An amazing article that highlights some of the trends we see in 20 somethings and questions if their brain development has something to do with it.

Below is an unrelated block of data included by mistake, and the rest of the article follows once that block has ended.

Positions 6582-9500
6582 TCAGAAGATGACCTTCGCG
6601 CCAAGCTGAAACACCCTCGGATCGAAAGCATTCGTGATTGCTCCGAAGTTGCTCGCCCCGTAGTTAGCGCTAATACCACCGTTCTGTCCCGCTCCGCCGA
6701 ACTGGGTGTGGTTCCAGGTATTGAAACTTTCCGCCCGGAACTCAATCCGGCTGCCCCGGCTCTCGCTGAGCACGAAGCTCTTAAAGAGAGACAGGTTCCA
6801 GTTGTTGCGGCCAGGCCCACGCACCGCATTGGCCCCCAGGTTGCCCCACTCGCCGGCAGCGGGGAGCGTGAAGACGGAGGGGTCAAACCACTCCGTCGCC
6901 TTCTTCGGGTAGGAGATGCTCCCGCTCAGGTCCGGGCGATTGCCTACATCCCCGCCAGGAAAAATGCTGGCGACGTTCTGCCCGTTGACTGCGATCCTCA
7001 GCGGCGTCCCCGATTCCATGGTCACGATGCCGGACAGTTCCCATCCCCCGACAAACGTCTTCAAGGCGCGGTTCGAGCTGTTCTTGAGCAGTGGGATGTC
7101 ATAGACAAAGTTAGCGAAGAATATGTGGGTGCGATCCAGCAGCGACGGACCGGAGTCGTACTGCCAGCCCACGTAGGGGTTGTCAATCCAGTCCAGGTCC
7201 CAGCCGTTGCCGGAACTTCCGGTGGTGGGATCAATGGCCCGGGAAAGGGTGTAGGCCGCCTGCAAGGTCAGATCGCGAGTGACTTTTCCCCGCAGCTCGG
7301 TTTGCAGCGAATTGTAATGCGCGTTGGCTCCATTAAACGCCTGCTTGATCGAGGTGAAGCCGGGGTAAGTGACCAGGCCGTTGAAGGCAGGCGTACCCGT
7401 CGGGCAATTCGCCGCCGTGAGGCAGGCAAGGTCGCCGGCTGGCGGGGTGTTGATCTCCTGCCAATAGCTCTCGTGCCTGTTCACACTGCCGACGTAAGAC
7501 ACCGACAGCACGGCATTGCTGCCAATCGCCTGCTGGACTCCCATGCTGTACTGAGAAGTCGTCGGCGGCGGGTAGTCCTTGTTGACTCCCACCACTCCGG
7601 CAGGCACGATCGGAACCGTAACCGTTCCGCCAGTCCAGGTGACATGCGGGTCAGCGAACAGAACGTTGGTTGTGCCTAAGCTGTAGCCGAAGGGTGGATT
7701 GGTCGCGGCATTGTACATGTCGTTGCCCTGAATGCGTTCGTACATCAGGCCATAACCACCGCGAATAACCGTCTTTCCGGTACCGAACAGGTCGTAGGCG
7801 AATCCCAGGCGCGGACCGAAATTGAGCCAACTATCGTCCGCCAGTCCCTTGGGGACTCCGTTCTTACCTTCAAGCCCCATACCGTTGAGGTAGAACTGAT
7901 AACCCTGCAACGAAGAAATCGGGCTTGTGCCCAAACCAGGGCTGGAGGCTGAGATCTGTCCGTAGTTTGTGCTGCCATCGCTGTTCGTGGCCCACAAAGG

Although Arnett primarily studies how society, culture and the economy have created emerging adulthood, some scientists and journalists have wondered whether biology is involved as well. Henig writes that some researchers think a lengthy preamble to adulthood might be “better-suited to our neurological hard-wiring” and that the general ambivalence of twenty-somethings—feeling that they are sort of adults, but not really adults— “reflects what is going on in the brain, which is also both grown-up and not-quite-grown-up.” Most recently, The Wall Street Journal ran an article recommending that concerned parents of twenty-somethings should “chill out” because “recent research into how the brain develops suggests that people are better equipped to make major life decisions in their late 20s than earlier in the decade. The brain, once thought to be fully grown after puberty, is still evolving into its adult shape well into a person’s third decade, pruning away unused connections and strengthening those that remain, scientists say.”
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